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Impact of Experimental Human Pneumococcal Carriage on Nasopharyngeal Bacterial Densities in Healthy Adults

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Shak, Joshua R., Cremers, Amelieke J. H., Gritzfeld, Jenna, de Jonge, Marien I., Hermans, Peter W. M., Vidal, Jorge E., Klugman, Keith P. and Gordon, Stephen ORCID: https://orcid.org/0000-0001-6576-1116 (2014) 'Impact of Experimental Human Pneumococcal Carriage on Nasopharyngeal Bacterial Densities in Healthy Adults'. PLoS ONE, Vol 9, Issue 6, e98829.

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Abstract

Colonization of the nasopharynx by Streptococcus pneumoniae is a necessary precursor to pneumococcal diseases that result in morbidity and mortality worldwide. The nasopharynx is also host to other bacterial species, including the common pathogens Staphylococcus aureus, Haemophilus influenzae, and Moraxella catarrhalis. To better understand how these bacteria change in relation to pneumococcal colonization, we used species-specific quantitative PCR to examine bacterial densities in 52 subjects 7 days before, and 2, 7, and 14 days after controlled inoculation of healthy human adults with S. pneumoniae serotype 6B. Overall, 33 (63%) of subjects carried S. pneumoniae post-inoculation. The baseline presence and density of S. aureus, H. influenzae, and M. catarrhalis were not statistically associated with likelihood of successful pneumococcal colonization at this study’s sample size, although a lower rate of pneumococcal colonization in the presence of S. aureus (7/14) was seen compared to that in the presence of H. influenzae (12/16). Among subjects colonized with pneumococci, the number also carrying either H. influenzae or S. aureus fell during the study and at 14 days post-inoculation, the proportion carrying S. aureus was significantly lower among those who were colonized with S. pneumoniae (p = 0.008) compared to non-colonized subjects. These data on bacterial associations are the first to be reported surrounding experimental human pneumococcal colonization and show that co-colonizing effects are likely subtle rather than absolute.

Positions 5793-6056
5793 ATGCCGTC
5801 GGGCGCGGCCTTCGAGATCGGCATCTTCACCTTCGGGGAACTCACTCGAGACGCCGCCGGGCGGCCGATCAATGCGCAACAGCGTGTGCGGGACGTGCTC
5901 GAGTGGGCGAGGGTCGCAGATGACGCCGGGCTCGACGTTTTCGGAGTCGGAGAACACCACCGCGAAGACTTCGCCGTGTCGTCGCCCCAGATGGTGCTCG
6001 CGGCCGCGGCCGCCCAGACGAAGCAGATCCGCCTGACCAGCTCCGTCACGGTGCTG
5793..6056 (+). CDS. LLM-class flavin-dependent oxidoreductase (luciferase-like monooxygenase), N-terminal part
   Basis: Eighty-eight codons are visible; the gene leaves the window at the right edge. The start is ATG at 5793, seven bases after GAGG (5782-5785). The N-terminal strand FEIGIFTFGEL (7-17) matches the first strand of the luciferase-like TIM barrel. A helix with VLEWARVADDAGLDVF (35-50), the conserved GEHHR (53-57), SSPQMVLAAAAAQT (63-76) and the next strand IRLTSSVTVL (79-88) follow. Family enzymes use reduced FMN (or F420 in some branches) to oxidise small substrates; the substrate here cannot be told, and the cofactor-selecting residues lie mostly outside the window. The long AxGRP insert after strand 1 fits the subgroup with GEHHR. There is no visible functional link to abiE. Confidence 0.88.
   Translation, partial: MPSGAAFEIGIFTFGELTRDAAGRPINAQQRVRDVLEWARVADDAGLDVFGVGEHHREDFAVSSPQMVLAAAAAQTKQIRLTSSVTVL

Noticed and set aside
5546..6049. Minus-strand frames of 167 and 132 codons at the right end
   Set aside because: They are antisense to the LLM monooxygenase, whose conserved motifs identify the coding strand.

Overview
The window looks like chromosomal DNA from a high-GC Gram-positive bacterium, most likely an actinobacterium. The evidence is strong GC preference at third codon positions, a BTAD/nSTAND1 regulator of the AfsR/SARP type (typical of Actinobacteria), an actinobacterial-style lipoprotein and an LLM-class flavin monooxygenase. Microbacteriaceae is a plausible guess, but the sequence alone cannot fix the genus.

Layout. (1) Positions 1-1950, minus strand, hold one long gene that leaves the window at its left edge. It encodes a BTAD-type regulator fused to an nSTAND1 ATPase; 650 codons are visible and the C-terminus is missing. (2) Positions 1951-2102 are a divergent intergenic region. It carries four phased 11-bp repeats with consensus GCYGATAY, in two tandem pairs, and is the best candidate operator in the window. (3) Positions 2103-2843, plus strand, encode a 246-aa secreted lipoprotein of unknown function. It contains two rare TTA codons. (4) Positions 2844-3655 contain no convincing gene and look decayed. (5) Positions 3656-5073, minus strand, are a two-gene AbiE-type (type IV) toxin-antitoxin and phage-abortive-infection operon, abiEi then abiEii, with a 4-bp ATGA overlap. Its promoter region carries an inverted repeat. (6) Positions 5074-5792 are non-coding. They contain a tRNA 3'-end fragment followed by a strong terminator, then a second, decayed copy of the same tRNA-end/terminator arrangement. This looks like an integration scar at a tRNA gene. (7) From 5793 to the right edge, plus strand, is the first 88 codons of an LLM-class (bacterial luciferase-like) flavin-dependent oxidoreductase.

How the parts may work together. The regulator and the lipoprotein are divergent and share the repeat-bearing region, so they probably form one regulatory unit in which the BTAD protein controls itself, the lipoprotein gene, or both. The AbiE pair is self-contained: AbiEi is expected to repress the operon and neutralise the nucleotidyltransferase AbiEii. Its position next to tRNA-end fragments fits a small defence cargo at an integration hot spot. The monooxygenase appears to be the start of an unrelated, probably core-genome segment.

Item Type: Article
Subjects: QW Microbiology and Immunology > Immunotherapy and Hypersensitivity > QW 805 Vaccines. Antitoxins. Toxoids
WA Public Health > Preventive Medicine > WA 110 Prevention and control of communicable diseases. Transmission of infectious diseases
WC Communicable Diseases > Infection. Bacterial Infections > Bacterial Infections > WC 210 Streptococcal infections (General or not elsewhere classified)
WC Communicable Diseases > Infection. Bacterial Infections > Bacterial Infections > WC 217 Pneumococcal infections
WV Otolaryngology > Pharyngeal Region > WV 400 General works
Faculty: Department: Clinical Sciences & International Health > Clinical Sciences Department
Digital Object Identifer (DOI): https://doi.org/10.1371/journal.pone.0098829
Depositing User: Lynn Roberts-Maloney
Date Deposited: 15 Apr 2015 08:55
Last Modified: 06 Feb 2018 13:09
URI: https://archive.lstmed.ac.uk/id/eprint/5079

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